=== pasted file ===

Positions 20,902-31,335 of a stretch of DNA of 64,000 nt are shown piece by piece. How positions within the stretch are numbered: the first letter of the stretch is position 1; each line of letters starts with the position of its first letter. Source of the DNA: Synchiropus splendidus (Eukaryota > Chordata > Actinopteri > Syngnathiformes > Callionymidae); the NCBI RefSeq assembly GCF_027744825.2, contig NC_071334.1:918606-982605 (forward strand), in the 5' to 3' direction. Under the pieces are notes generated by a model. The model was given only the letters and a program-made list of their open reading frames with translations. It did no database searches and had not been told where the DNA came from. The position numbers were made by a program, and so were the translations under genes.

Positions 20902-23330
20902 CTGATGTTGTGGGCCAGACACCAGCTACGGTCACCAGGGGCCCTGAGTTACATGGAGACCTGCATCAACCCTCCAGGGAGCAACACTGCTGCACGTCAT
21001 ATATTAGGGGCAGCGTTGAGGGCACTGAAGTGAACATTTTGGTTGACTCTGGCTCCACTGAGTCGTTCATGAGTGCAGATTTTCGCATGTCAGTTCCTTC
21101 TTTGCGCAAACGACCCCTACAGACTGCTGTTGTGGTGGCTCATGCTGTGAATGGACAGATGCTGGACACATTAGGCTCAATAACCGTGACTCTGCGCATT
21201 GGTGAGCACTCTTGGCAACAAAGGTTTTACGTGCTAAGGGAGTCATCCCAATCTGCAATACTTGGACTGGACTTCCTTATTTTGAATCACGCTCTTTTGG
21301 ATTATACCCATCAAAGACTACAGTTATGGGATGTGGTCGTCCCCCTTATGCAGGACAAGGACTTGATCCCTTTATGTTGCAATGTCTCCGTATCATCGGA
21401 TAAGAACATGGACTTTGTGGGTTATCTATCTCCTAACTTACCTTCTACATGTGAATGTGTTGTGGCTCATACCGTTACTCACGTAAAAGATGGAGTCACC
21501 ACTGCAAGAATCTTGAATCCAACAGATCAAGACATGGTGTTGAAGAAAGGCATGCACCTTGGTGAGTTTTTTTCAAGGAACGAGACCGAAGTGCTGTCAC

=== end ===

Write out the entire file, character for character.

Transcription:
Positions 20,902-31,335 of a stretch of DNA of 64,000 nt are shown piece by piece. How positions within the stretch are numbered: the first letter of the stretch is position 1; each line of letters starts with the position of its first letter. Source of the DNA: Synchiropus splendidus (Eukaryota > Chordata > Actinopteri > Syngnathiformes > Callionymidae); the NCBI RefSeq assembly GCF_027744825.2, contig NC_071334.1:918606-982605 (forward strand), in the 5' to 3' direction. Under the pieces are notes generated by a model. The model was given only the letters and a program-made list of their open reading frames with translations. It did no database searches and had not been told where the DNA came from. The position numbers were made by a program, and so were the translations under genes.

Positions 20902-23330
20902 CTGATGTTGTGGGCCAGACACCAGCTACGGTCACCAGGGGCCCTGAGTTACATGGAGACCTGCATCAACCCTCCAGGGAGCAACACTGCTGCACGTCAT
21001 ATATTAGGGGCAGCGTTGAGGGCACTGAAGTGAACATTTTGGTTGACTCTGGCTCCACTGAGTCGTTCATGAGTGCAGATTTTCGCATGTCAGTTCCTTC
21101 TTTGCGCAAACGACCCCTACAGACTGCTGTTGTGGTGGCTCATGCTGTGAATGGACAGATGCTGGACACATTAGGCTCAATAACCGTGACTCTGCGCATT
21201 GGTGAGCACTCTTGGCAACAAAGGTTTTACGTGCTAAGGGAGTCATCCCAATCTGCAATACTTGGACTGGACTTCCTTATTTTGAATCACGCTCTTTTGG
21301 ATTATACCCATCAAAGACTACAGTTATGGGATGTGGTCGTCCCCCTTATGCAGGACAAGGACTTGATCCCTTTATGTTGCAATGTCTCCGTATCATCGGA
21401 TAAGAACATGGACTTTGTGGGTTATCTATCTCCTAACTTACCTTCTACATGTGAATGTGTTGTGGCTCATACCGTTACTCACGTAAAAGATGGAGTCACC
21501 ACTGCAAGAATCTTGAATCCAACAGATCAAGACATGGTGTTGAAGAAAGGCATGCACCTTGGTGAGTTTTTTTCAAGGAACGAGACCGAAGTGCTGTCAC